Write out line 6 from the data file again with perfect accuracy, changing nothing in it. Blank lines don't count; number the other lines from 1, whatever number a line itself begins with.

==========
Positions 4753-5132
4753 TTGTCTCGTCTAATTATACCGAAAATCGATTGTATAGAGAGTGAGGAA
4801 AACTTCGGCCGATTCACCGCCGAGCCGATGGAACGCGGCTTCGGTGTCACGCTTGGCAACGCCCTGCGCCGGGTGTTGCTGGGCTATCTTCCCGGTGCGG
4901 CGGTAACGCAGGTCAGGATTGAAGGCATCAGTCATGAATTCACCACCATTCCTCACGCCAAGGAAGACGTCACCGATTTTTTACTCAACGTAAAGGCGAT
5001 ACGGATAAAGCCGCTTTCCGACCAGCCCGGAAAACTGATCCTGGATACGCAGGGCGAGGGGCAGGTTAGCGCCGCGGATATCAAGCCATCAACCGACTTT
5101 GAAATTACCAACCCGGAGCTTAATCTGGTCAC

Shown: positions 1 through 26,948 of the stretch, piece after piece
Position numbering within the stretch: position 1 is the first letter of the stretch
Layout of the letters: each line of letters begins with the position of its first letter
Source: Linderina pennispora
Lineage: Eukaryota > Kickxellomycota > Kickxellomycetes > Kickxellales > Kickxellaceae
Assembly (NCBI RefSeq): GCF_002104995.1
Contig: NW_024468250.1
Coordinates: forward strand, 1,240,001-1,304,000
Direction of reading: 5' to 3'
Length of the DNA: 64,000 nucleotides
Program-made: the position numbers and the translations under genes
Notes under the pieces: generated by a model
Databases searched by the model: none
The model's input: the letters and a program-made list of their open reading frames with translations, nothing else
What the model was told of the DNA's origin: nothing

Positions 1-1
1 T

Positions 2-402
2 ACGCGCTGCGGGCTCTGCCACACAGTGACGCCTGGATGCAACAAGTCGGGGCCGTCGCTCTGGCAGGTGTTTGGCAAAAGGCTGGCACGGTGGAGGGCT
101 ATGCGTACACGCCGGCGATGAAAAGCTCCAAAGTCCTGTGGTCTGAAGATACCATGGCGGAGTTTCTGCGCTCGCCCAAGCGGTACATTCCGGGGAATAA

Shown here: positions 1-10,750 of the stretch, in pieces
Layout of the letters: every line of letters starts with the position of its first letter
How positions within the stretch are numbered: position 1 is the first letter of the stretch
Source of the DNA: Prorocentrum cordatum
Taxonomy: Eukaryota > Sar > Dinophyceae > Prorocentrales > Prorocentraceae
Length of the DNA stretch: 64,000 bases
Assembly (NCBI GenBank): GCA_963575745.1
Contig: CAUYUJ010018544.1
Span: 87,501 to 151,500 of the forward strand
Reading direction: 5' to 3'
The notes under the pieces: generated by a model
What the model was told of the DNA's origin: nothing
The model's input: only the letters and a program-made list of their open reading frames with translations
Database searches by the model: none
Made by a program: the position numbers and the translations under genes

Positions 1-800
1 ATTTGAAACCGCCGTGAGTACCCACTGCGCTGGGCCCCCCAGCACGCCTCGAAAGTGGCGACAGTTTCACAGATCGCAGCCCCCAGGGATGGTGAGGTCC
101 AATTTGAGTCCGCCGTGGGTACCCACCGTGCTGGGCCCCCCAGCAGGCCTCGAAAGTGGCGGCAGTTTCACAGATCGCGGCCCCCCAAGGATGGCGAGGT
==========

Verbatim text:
5101 GAAATTACCAACCCGGAGCTTAATCTGGTCAC